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Free Content Species-Packing by Reef Fishes on Australian and Caribbean Reefs:

An Experimental Approach

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Reef fishes rapidly colonized similar isolated model reefs in Australia and Florida. Observed at the model reefs were a similar total number of species, total number of families, species per residency category, and mean individuals per reef, despite the fact that the Australian site has approximately twice the species pool available for colonization. Island biogeographic theory may explain the greater species pool reported from the Australian site. Contrary to the habitat resource partitioning hypothesis, finer within-habitat resource partitioning by the more species-rich Australian fauna was not observed. Florida had significantly more species per census which is possibly explained by the “intermediate disturbance” hypothesis where disturbance is periodic cold weather.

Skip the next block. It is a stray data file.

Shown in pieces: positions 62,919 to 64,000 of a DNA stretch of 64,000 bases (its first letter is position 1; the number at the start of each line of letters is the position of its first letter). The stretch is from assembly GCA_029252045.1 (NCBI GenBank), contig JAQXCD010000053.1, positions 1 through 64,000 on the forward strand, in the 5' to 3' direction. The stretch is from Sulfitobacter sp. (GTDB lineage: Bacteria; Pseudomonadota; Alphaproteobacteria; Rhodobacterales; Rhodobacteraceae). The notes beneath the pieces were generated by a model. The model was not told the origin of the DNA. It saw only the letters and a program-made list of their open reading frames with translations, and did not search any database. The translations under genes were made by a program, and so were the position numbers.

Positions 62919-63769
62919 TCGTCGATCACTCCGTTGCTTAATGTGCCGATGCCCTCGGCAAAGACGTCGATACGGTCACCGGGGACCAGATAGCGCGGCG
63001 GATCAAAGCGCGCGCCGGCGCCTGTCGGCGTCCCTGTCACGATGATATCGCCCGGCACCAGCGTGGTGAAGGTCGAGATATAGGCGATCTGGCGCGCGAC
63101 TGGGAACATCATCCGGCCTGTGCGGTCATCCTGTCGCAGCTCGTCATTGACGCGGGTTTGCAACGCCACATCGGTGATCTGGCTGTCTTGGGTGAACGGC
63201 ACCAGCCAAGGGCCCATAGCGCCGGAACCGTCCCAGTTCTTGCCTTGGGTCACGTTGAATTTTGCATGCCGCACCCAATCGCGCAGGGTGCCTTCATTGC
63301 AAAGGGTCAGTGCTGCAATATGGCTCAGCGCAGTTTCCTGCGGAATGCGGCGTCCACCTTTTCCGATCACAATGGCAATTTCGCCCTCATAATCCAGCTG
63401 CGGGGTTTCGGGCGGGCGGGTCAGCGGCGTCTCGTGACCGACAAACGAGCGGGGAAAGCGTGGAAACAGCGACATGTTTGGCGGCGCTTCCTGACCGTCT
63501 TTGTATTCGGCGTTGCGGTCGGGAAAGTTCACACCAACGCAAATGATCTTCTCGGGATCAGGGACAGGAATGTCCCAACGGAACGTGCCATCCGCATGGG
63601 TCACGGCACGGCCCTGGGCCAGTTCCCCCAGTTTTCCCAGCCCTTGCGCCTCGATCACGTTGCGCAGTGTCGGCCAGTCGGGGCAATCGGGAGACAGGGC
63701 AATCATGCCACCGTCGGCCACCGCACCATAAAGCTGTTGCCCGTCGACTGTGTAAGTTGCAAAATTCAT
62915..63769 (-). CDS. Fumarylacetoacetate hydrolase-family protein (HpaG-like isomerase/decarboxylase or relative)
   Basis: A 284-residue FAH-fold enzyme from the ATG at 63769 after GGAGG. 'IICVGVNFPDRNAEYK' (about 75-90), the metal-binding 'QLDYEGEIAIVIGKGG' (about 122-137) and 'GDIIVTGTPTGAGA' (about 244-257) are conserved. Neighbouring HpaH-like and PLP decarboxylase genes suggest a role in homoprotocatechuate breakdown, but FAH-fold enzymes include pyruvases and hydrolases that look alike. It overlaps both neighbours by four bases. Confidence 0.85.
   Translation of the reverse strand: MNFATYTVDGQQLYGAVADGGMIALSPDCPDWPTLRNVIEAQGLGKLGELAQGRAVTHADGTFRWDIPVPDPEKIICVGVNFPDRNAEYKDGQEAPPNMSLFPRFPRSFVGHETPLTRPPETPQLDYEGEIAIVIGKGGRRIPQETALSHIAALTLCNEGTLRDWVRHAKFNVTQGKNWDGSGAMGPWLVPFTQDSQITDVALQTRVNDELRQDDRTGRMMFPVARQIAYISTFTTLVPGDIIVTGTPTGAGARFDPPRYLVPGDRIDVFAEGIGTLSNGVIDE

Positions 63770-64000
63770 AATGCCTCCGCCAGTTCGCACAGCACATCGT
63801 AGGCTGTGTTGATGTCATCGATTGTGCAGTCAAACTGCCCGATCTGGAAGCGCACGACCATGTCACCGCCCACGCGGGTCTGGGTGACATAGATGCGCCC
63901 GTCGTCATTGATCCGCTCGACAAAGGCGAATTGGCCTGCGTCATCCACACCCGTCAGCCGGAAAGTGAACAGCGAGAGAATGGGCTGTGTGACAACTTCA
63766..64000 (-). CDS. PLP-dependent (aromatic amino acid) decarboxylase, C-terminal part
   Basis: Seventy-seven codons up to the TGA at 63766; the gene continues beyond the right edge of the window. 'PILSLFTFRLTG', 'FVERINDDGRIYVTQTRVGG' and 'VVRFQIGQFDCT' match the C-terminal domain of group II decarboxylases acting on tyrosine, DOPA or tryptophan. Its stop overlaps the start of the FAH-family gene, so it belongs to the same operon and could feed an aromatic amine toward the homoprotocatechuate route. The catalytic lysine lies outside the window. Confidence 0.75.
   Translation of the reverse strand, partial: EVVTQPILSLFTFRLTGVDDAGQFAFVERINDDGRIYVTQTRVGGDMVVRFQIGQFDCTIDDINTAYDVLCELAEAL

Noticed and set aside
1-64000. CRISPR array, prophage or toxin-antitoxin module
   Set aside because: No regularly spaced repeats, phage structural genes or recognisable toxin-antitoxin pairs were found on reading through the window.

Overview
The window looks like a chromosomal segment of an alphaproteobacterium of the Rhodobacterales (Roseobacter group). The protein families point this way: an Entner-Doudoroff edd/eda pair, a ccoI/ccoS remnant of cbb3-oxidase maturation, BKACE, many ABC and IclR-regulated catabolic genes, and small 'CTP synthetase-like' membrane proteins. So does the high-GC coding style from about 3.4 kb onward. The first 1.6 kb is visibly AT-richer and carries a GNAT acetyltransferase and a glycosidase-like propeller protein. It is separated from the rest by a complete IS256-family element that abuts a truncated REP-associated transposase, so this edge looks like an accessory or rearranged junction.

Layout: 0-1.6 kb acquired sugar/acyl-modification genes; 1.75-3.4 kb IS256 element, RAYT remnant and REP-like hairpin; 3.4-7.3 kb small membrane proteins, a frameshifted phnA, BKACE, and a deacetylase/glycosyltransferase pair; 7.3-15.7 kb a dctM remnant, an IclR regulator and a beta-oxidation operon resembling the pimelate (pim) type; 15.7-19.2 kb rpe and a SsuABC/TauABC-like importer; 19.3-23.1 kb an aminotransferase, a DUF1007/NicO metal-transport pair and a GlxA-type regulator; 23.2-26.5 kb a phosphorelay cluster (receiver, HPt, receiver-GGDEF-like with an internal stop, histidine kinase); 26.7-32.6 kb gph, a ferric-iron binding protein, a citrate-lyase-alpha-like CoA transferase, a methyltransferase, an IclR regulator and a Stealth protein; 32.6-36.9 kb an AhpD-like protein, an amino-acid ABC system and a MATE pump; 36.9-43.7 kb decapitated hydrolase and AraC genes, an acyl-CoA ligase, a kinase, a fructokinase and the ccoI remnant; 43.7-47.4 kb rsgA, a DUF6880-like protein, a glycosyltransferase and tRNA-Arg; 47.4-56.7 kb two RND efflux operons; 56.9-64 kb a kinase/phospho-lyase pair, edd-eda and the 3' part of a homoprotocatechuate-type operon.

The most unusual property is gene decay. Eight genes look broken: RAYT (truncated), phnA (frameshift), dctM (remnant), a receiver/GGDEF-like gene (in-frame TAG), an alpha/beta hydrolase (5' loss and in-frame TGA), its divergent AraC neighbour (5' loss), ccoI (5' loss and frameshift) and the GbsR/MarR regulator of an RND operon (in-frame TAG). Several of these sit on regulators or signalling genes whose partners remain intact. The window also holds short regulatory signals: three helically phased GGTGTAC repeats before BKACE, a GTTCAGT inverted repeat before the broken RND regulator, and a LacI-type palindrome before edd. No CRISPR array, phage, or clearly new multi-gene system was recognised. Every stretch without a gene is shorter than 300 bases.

Document Type: Research Article

Publication date: July 1, 1980

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  • The Bulletin of Marine Science is dedicated to the dissemination of high quality research from the world's oceans. All aspects of marine science are treated by the Bulletin of Marine Science, including papers in marine biology, biological oceanography, fisheries, marine affairs, applied marine physics, marine geology and geophysics, marine and atmospheric chemistry, and meteorology and physical oceanography.
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